The Delaware National Estuarine Research Reserve (NERR) collaborates with various partner organizations and hosts visiting scientists who conduct research of local and national significance that focuses on enhancing coastal management.
The Delaware NERR is a partner on a multi-site NERRS Science Collaborative Catalyst Project titled “SETr: Developing Tools and Visualizations to Track Changes in Wetland Surface Elevation.”
This project, led by the Grand Bay NERR, uses the open-source computer programing language R to create tools to better analyze and communicate surface elevation table data collected by the National Estuarine Research Reserve System.
The DNERR collects long-term data to better understand how resilient tidal marshes are in the face of sea level rise and other environmental changes. These data were used in a NERR system-wide study to create metrices to better understand how tidal marshes are keeping pace with local sea level rise.
The published study and tool are open access and available for anyone to use.
The DNERR looks to work with partners to periodically revisit these metrices to assess changes in the resiliency of the St. Jones Reserve tidal marsh area.
Marsh crabs, such as the fiddler crab, are iconic critters in tidal marshes. However, in some locations, the excess herbivory from marsh crabs can negatively impact marshes.
Fifteen NERR sites participated in a novel study leveraging on-going data collection efforts.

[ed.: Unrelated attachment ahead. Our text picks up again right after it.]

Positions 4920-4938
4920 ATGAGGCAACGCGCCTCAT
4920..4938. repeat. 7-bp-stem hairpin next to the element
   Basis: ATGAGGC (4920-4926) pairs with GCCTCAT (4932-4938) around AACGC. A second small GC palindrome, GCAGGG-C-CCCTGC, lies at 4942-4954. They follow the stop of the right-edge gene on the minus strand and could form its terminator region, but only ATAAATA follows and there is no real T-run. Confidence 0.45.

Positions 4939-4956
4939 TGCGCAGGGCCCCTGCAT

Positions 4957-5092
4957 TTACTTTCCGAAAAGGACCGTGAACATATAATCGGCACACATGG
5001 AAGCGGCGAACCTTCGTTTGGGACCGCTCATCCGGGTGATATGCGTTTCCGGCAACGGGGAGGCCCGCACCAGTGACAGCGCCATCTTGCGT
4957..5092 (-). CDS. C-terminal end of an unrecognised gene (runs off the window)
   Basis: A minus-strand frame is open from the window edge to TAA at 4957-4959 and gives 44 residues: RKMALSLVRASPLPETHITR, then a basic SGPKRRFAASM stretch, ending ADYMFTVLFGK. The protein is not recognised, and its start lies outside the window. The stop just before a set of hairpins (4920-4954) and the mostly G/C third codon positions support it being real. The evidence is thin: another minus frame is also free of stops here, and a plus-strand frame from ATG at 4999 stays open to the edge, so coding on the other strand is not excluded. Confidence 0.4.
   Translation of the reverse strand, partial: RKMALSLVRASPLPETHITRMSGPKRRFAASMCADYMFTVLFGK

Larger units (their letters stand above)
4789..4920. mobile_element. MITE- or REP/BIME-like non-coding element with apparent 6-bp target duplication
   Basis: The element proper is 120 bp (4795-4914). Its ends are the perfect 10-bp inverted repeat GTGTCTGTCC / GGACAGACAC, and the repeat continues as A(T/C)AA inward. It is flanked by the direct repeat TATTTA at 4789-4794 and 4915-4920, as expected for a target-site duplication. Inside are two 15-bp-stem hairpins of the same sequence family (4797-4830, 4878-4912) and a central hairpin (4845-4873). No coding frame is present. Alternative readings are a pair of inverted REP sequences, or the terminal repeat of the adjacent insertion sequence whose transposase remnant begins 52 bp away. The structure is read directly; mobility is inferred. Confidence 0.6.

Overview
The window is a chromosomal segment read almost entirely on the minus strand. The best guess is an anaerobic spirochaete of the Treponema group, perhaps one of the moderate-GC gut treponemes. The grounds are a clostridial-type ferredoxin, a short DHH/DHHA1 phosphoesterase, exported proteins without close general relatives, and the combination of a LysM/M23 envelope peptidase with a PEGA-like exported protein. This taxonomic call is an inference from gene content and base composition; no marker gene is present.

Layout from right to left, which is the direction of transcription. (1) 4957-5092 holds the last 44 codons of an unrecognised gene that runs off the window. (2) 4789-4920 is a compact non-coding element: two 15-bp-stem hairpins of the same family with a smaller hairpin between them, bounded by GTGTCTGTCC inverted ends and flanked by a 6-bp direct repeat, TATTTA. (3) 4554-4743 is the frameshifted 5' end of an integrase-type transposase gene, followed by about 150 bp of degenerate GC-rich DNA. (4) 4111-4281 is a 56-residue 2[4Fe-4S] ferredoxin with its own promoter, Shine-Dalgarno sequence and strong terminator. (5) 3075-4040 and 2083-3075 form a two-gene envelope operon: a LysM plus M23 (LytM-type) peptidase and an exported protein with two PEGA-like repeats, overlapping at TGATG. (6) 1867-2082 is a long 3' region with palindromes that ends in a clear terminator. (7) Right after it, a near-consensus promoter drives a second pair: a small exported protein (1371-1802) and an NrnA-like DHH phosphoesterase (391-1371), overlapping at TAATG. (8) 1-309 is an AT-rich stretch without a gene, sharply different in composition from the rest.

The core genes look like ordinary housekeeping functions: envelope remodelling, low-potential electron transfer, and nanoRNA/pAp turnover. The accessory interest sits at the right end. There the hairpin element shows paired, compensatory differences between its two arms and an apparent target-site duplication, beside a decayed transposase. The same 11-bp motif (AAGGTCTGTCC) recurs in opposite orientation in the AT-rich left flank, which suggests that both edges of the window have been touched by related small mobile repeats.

The results of the study were recently published and broadly found that marsh crabs were not a major threat to tidal marshes, including at the Delaware NERR.
The Mid-Atlantic Regional Council on the Ocean is a partnership established by the Governors of New York, New Jersey, Delaware, Maryland and Virginia to address shared regional priorities and provide a collective voice in the areas of climate change adaptation, marine habitats, renewable energy, and water quality challenges and opportunities.
Water quality impairments, like plastic and microplastic pollution, negatively impact ecosystem function and quality of life in coastal communities.
Each September, the Department of Natural Resources and Environmental Control organizes Delaware’s annual Coastal Cleanup as part of the large Ocean Conservancy International Coastal Cleanup.
Several divisions within the Department captain beaches all along the coast from New Castle to Sussex County as part of this global volunteer effort to help clean our beaches.
The data collected from this event is used to help us learn more about marine debris impacts on our coasts.
The Department works with volunteers in the Adopt-A-Beach program to protect and enhance Delaware’s beaches through additional cleanup efforts while also educating and informing citizens of the responsibilities of environmental stewardship.
To prevent coastal pollution, Delaware State Parks are carry in – carry out areas.
The Department also encourages the use of reusable bags and recycling where appropriate.